We’re not particularly big fans of data modeling where the Wuhan virus is concerned, because data models operate on a Garbage In, Garbage Out template all too often. We’ve seen that with all the climate change models which have been consistently wrong and nearly unanimously agenda-driven, and the data model which influenced public policymaking in the U.S. and other countries, the one from Imperial College London which predicted 2.2 million dead from the virus here and a half-million dead in Great Britain, fell apart almost as soon as it was released. The mathematician responsible for that model last week pulled an Emily Litella and gave the world a “Never Mind,” revising his estimate of deaths in Great Britain from 500,000 down to less than 20,000.
So take this data model with a grain of salt when it predicts Louisiana will hit its peak infection from the Wuhan virus on April 10, which is Good Friday.
What this means is, don’t make plans to need an operation for the next three or four weeks in Louisiana, because you aren’t likely getting one. If this model is correct, the virus patients will be filling the hospital beds up for at least the next four weeks as this thing hits the top of its curve.
This model is a product of the University of Washington’s Institute for Health Metrics,
As you can see, the graph at the top suggests Louisiana will top out at 85 deaths per day on April 11, the day before Easter, which is a spike from the 34 deaths the state suffered yesterday. The model predicts the last virus death of the current outbreak will come on May 12, at which time the death toll in Louisiana will stand at 1,978.
Hurricane Katrina’s official death toll in Louisiana was 1,577, so this would be worse if those numbers pan out. For frame of reference, though, in 2017 31 people per day in Louisiana died of heart disease, and 26 people per day died of cancer in the state that year. In 2017 785 Louisianans died of the flu or pneumonia, which would mean this would essentially be a tripling of a normal flu season in the state.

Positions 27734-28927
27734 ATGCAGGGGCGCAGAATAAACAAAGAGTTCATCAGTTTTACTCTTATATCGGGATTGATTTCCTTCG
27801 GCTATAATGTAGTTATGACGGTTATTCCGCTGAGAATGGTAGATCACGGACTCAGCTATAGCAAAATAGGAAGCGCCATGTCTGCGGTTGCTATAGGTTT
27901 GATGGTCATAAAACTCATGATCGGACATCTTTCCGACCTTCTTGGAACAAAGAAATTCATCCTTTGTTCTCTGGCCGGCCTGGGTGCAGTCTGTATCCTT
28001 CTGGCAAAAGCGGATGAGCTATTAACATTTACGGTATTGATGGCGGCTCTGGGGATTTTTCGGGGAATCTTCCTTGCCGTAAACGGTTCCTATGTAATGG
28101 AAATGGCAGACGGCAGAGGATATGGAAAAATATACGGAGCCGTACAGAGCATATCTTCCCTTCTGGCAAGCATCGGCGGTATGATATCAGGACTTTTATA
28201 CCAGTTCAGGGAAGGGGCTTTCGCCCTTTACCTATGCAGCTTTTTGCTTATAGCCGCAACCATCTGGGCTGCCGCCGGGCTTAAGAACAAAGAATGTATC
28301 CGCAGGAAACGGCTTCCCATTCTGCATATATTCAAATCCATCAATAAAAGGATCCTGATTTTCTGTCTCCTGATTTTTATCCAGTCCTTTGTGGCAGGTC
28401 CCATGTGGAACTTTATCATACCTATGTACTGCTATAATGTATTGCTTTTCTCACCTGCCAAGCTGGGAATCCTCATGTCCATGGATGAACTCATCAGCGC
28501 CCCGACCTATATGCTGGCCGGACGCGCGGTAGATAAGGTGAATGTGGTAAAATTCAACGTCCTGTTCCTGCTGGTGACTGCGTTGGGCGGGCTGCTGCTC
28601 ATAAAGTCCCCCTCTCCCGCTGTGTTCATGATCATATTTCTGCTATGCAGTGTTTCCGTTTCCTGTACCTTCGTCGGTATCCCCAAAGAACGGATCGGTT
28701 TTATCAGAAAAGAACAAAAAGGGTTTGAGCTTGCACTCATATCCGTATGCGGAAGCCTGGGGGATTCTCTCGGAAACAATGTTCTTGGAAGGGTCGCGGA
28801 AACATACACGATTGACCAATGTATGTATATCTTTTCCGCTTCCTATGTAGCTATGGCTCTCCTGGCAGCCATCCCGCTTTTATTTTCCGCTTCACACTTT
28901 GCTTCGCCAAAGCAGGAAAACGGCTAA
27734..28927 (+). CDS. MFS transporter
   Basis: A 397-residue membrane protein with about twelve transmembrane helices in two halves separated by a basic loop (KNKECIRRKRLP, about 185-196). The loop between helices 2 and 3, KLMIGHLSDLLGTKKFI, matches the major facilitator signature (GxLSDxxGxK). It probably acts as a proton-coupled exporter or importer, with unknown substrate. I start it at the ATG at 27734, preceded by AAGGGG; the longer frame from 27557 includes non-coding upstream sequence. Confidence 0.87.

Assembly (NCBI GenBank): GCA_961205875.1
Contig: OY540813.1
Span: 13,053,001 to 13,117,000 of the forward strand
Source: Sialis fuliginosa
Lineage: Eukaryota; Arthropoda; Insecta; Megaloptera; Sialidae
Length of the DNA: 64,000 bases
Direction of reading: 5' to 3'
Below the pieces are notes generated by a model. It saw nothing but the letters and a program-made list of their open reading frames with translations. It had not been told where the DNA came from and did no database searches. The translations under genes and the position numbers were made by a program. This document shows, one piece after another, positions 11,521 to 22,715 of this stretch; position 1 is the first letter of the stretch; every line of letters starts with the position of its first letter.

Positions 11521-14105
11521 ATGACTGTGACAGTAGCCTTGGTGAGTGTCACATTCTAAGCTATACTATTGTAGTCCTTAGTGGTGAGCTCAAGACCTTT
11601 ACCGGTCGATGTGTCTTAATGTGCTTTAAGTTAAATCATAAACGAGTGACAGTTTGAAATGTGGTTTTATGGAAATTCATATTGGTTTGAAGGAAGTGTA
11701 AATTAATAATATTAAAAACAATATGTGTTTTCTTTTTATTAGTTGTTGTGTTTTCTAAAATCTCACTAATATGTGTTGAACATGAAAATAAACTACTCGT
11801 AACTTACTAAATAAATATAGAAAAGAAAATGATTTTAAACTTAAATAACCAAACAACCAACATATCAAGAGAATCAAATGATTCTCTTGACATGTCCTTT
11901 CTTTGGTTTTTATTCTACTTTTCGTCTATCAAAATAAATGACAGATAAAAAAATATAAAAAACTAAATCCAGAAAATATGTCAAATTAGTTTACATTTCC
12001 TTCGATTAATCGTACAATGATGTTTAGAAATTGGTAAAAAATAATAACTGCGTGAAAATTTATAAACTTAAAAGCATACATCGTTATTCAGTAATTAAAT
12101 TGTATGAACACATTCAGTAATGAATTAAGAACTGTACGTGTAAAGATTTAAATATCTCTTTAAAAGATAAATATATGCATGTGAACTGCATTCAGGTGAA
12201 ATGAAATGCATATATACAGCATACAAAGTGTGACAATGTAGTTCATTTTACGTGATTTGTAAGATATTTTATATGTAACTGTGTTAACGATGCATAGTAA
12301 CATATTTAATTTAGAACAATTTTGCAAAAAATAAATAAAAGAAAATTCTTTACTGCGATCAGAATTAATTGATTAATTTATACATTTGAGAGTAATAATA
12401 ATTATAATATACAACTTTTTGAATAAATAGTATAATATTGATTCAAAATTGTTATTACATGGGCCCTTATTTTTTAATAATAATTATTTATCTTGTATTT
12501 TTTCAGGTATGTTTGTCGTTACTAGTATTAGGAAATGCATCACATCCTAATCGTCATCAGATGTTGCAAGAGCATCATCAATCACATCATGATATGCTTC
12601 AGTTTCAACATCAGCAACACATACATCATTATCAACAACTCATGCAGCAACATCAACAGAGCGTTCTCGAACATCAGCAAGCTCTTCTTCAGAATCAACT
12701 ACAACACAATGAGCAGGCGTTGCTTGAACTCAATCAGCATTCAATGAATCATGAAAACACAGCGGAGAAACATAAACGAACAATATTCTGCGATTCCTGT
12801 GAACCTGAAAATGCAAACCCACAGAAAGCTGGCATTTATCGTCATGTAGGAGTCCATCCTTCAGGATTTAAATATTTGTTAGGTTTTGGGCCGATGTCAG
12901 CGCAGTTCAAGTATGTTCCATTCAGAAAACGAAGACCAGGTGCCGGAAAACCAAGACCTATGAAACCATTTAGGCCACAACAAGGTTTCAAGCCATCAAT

As of yesterday’s update, the virus has claimed 185 lives in Louisiana out of 4,025 cases reported. There have been over 34,000 tests for the Wuhan virus completed in Louisiana nearly 31,000 of those by commercial labs. Some 1,158 people have been hospitalized with the virus, 385 of whom have had to be placed on ventilators, though some of those numbers have been privately called into question by lawmakers and other public officials. Louisiana Gov. John Bel Edwards has predicted New Orleans will run out of ICU beds by the first week of April, but according to this model the state exceeded its capacity six days ago.
Perhaps some of that has to do with the state ramping up its efforts to deal with the virus. Edwards said yesterday he’s going to extend Louisiana’s stay-at-home order beyond April 13 to April 30 as a result of the outbreak.
As bad as it is in Louisiana, the model predicts more than 15,000 will die in New York, and more than 6,700 in Florida.
So far, there are 164,000 reported virus cases in America, with the death toll currently standing at 3,178 – a death rate of 1.9 percent. Louisiana’s death rate, as of yesterday’s numbers, stands at 4.6 percent, which seems to be a substantial statistical anomaly. That has given rise to questions about how those numbers are tabulated, though statistics from the Louisiana Department of Health indicate bad luck and an unhealthy population appear to be factors…
The Louisiana Department of Health released new statistics about the underlying conditions among COVID-19 deaths as of March 29:
Pulmonary (12%), Cardiac (21%), Diabetes (40%), Chronic Kidney Disease (23%), Chronic Liver Disease (2%), Immunocompromised (4%), Neurological (6%), Obesity (25%), No Underlying Conditions (3%).